The rebounding auto industry will need to add about 190,000 jobs by 2015, analysts projected at a Tuesday conference.
Most of the employees will be in the parts sector, said experts from the Center for Automotive Research in Ann Arbor, and the majority will be employed in Michigan.
U.S. auto employment is about 590,000 including 130,000 in Michigan, said Kristin Dziczek, the center’s labor expert. Employment will grow to about 756,800 in four years, the center said.
About 52 percent of U.S. autoworkers are in Michigan, which will increase to two-thirds by 2015, Dziczek said in an analysis of the labor agreements between the United Auto Workers and General Motors Co., Ford Motor Co. and Chrysler Group LLC.
The four-year contracts have been lauded for keeping Big Three labor costs competitive with foreign automakers while committing to plants and jobs.
“Overall they held the line on costs and put more money in workers’ pockets,” Dziczek said.
Next year, the center estimates that U.S. auto employment will increase by 60,000.
Dziczek said about 30,000 additional jobs are for GM, Ford and Chrysler, which are expected to employ about 201,000 in the United States in four years, including 135,000 in Michigan.
Suppliers will need about 150,000 workers to handle demand if annual U.S. sales return to 15 million in four years, the center said.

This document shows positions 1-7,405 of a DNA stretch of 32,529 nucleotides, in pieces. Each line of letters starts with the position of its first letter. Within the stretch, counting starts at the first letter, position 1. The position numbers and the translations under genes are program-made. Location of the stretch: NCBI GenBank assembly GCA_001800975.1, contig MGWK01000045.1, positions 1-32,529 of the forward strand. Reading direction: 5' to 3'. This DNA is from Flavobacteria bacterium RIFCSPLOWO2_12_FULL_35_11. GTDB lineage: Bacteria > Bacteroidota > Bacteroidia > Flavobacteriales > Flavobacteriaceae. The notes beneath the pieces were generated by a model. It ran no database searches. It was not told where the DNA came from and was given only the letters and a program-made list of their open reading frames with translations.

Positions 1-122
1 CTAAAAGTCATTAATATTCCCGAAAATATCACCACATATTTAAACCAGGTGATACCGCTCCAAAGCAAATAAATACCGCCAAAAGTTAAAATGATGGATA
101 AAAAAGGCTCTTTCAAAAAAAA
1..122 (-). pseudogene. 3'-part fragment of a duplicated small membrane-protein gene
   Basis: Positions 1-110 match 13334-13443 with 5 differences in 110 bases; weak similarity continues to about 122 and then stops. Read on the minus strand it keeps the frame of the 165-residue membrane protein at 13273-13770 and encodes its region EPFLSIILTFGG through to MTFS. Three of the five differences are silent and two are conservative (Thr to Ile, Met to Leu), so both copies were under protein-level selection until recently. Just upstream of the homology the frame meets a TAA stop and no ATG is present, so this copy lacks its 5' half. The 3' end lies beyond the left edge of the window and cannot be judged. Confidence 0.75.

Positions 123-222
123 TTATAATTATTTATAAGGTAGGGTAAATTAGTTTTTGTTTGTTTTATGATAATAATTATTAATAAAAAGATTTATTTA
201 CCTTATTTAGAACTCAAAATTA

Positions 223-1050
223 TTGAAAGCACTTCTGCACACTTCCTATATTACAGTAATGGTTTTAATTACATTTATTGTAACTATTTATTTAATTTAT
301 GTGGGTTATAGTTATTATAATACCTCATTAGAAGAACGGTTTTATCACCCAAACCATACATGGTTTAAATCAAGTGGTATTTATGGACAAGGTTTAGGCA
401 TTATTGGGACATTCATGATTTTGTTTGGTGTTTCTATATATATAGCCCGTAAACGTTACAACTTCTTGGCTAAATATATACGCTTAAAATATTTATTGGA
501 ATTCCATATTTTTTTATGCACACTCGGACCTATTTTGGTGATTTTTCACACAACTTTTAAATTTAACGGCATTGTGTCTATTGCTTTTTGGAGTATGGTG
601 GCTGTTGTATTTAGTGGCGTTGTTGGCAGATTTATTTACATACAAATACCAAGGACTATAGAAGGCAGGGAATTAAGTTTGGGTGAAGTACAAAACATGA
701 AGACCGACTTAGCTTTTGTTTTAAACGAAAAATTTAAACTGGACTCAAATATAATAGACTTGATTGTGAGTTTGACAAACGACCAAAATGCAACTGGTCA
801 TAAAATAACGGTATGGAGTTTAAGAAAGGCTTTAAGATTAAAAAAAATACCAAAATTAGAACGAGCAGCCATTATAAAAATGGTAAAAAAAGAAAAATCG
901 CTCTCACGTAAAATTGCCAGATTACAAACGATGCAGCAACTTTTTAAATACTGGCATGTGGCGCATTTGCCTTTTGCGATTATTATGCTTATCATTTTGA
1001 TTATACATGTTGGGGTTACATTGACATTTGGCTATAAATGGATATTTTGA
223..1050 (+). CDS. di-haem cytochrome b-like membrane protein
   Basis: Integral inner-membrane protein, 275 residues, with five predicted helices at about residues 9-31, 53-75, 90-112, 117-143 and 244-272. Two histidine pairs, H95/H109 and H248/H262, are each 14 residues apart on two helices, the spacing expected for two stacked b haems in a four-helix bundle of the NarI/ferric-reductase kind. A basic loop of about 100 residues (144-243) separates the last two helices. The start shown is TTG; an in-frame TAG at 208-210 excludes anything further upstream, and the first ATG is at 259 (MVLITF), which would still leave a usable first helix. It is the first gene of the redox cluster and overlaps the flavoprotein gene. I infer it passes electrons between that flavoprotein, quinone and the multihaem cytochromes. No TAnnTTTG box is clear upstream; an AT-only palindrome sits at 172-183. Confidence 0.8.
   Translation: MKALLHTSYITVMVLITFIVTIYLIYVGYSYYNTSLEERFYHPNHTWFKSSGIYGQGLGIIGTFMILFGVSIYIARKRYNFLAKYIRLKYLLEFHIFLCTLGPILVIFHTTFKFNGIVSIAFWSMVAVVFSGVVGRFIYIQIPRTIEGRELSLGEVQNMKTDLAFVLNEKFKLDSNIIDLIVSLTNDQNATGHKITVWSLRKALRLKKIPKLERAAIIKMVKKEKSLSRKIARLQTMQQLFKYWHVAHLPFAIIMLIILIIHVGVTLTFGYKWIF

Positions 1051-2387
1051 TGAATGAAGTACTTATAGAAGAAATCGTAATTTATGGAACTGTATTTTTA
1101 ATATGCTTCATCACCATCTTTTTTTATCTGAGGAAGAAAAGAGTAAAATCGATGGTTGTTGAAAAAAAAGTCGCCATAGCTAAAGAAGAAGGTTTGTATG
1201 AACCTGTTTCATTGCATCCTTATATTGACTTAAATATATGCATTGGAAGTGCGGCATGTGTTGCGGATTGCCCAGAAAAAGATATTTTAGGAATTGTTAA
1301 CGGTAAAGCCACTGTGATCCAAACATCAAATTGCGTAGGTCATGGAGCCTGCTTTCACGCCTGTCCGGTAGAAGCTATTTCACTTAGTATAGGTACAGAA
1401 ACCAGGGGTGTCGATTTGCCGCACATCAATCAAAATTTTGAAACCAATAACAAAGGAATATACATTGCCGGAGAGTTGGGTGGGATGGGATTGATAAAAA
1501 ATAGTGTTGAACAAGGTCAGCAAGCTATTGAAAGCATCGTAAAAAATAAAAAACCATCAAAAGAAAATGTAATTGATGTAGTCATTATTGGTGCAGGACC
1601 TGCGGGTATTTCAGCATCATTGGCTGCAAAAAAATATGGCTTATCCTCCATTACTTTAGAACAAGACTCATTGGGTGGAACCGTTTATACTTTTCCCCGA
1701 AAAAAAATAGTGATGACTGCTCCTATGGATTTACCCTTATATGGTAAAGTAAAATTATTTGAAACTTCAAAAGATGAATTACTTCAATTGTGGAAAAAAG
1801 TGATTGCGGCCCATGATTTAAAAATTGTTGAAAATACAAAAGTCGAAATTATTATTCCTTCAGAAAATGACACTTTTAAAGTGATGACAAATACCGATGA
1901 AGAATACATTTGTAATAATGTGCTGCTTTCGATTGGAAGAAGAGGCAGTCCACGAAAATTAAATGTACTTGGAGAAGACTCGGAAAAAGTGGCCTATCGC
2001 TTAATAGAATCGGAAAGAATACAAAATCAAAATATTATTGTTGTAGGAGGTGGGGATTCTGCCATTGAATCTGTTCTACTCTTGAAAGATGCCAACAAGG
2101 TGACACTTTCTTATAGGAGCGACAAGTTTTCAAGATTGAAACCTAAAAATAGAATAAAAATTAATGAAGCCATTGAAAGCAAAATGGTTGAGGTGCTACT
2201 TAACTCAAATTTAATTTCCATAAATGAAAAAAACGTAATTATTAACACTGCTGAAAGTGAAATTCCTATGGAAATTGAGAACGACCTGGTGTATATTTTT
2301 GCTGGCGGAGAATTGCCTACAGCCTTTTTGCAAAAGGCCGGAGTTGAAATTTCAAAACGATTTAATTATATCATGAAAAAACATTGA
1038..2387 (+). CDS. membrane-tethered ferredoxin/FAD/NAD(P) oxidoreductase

Top suppliers are operating at 90 percent capacity already, and shortages in production are looming, said David Andrea, vice president of the Original Equipment Suppliers Association.
There also will be an increase of 12,000 salaried workers in the industry, but with a twist.
“Salaried labor costs could exceed hourly next year — a real flip-flop,” said Sean McAlinden, CAR’s chief economist.
Detroit’s labor costs — wages and benefits — were $78 an hour on average in 2007, said labor consultant Art Schwartz.
Today, Ford is at $58 an hour in the U.S.; GM, $56; Toyota Motor Corp., $55; Chrysler, $52; Honda Motor Co., $50; Nissan Motor Co., $47; Hyundai Motor Co., $44; and Volkswagen AG, $38, according to CAR’s figures.
Four years from now, those figures won’t edge much higher. The projections are Ford at $61 an hour in total costs; GM, $60; Toyota, $56; Chrysler, $54; Honda, $52; Nissan, $49; Hyundai, $46; and Volkswagen, at $40.
The UAW still wants to organize transplants but President Bob King has yet to pick a target. Past attempts to organize Nissan and Honda plants failed.
King is “still swimming upstream,” Schwartz said.
None of King’s actions in the Big Three talks hurt his efforts to organize a Japanese, German or South Korean automaker, Schwartz said. “He acted statesmanlike,” he said. “The problem is there is nothing he could have done to make himself more attractive to the transplants.”
Sympathy for Japanese automakers hit by earthquake, tsunami and floods eliminated Toyota, Honda and Nissan as targets, Schwartz said.
They were a tough sell anyway with good safety, quality and productivity, leaving little a union can add, he said.
That leaves South Korean and German sites as candidates.
But McAlinden said the Japanese companies, in a downturn for the first time, could benefit from a union. UAW contracts lay out rules for transferring workers between plants and compensation during temporary layoffs.
When GM has a temporary shutdown, workers get unemployment insurance and the company pays about $370 a week to top it up, he said.
Honda and Toyota keep idled workers on the payroll at a cost of about $1,500 a week, said McAlinden. “If they had a union, they wouldn’t be paying that,” he said.
Alissa Priddle, Detroit News